Workshop Community Agreements

Group policies and community agreements are reviewed at the beginning of meetings each time a new person joins the team. These agreements were drafted by Ferananda Ibarra, Chris Corrigan, Krisztina Kun, Trilby Smith, Katy Golinsky, Gray Miller Creative, Ankit Chhabra, wolf, Nadja Petranovskaja, Brandy Agerbeck, Natalie Ord, Monica Brasov-Curca, Christine Martell, Jill Banting, Rachel Marcuse, Ken Lima-Coelho, Mark Busse, Julie Gieseke All conference participants agreed to abide by these agreements. Please pay attention to your own actions, be open to observations of your behavior, and be open to sharing comments with others about their actions. Whether you start with a list of suggestions or ask a group to make their own deals, you`ll find out what works for the group. And if I am a participant, here are some guidelines that I could personally suggest to create the conditions for good cooperation. Other ways to create group agreements may be better suited for shorter meetings or workshops, or for groups that don`t deal with emotional or controversial topics. These include: list of even or trio actions. Ask these groups to agree on their top 1-3 agreements in order of priority and rewrite each of them in one sentence or a simple sentence. You`ll probably need to model this. Group members are accountable to each other and to the community as a whole and are responsible for direct and open communication, transparency, and how we share and distribute power. In one of your first joint lessons, ask students to think about what they need to make the classroom environment safer, fairer, and more productive for learning: What would help us work better together? You can do this through individual writing prompts, a reflection pair version, or another active learning strategy. After giving students time to think and discuss in small groups, create a list of agreements together. You can also ask this question in advance via email or Quercus and ask students to contribute digitally to idea generation.

Whatever tools we use, we want to make deals where people learn what they need to learn together as openly and safely as possible. Developing community agreements is a powerful strategy for bringing a group together as a team. The process of creating agreements is often more important than the product. Agreements stem from a consensual process to identify what each person in the group needs from each other and commits to each other to feel safe, supported, open and confident. As such, they provide a common framework for how people strive to work and be together while taking transformative steps. Here are some tips for developing community agreements. There are many ways to create group agreements. When deciding which one to use, you can consider some of the following: But I`m recently home after a Lewis Deep Democracy training with more clarity.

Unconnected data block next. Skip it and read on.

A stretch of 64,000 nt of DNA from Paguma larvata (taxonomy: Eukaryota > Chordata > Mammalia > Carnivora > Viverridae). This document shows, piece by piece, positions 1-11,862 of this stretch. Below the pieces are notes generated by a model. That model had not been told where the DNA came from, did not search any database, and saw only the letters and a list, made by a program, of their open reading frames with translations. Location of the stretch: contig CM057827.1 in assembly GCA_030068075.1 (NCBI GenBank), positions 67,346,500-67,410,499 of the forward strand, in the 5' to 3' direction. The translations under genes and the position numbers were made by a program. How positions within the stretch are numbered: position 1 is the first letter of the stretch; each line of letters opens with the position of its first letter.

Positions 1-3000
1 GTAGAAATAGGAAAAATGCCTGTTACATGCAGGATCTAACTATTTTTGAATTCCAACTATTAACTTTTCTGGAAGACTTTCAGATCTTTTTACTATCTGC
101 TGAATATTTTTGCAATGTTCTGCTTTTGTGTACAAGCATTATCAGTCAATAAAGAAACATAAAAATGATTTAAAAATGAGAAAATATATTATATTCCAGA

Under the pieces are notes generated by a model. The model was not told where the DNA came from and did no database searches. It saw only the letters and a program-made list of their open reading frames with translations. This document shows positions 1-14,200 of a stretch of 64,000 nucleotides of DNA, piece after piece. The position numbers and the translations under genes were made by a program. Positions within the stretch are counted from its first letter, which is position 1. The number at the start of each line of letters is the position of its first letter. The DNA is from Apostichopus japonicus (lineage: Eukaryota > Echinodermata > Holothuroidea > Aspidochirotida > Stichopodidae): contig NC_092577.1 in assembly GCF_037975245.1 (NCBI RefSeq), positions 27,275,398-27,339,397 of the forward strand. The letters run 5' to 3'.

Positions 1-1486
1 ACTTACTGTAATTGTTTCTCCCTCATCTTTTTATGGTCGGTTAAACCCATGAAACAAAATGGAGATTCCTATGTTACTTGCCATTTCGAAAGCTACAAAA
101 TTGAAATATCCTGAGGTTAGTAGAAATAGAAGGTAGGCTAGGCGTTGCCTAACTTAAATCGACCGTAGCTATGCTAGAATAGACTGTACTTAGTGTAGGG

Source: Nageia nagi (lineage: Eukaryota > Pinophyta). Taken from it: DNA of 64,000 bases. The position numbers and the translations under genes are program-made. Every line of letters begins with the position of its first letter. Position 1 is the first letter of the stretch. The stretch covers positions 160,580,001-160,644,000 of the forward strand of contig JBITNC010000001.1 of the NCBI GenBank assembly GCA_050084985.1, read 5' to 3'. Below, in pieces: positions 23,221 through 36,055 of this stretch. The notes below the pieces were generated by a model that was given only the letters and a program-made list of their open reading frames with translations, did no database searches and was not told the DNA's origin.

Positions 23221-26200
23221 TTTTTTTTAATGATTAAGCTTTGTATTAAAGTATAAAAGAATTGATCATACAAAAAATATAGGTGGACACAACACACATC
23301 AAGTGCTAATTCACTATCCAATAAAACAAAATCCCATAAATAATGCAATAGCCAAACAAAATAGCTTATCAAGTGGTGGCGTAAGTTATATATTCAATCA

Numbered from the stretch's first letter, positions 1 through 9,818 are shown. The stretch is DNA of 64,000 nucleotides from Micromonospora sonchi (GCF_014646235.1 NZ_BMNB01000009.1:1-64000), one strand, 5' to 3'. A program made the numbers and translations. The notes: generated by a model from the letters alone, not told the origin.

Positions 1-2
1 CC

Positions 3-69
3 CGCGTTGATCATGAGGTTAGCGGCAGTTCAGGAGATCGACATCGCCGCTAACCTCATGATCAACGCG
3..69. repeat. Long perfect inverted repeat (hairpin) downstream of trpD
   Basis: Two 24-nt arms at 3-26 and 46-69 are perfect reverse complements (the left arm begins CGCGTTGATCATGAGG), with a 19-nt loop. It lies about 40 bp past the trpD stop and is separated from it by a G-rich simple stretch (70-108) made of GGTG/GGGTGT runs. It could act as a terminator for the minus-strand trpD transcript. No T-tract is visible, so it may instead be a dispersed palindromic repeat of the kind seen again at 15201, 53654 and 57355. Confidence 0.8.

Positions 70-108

Community agreements, or “security rules” in LDD jargon, can be a profound way to jointly build trust and security in conflict management. And they don`t have to be the first thing we do together (!). One of Deep Democracy`s trainers explained how it can be a choice to stop and ask groups to create their “safer rules” (what the group needs to feel safer and do their job well) just before they get into conflict or go further. It could be in the middle of the meeting, for example. When emotions are heightened and we ask people to name what they really need, it can help the group be more honest about what they need to participate. And if the group asks for rules at the beginning of the meeting, they know they`re already on the sidelines. Aha! So we can ask groups to create their own agreements from scratch, at a key time when we want to spend a lot of time together. These are the binding guidelines for our community to ensure an inclusive, equitable and student-centered space where all people can learn and grow. Created by a group of administrators, coaches and students, our agreements with the learning community will be a guiding tool to help us foster a healthy and prosperous learning environment for all. In addition to the agreements, neSAWG has certain assumptions that underpin the framework and activities of the conference. These assumptions were originally articulated by AORTA and are borrowed with gratitude! Sometimes, participants do not respect the community agreements they have set for themselves and for others.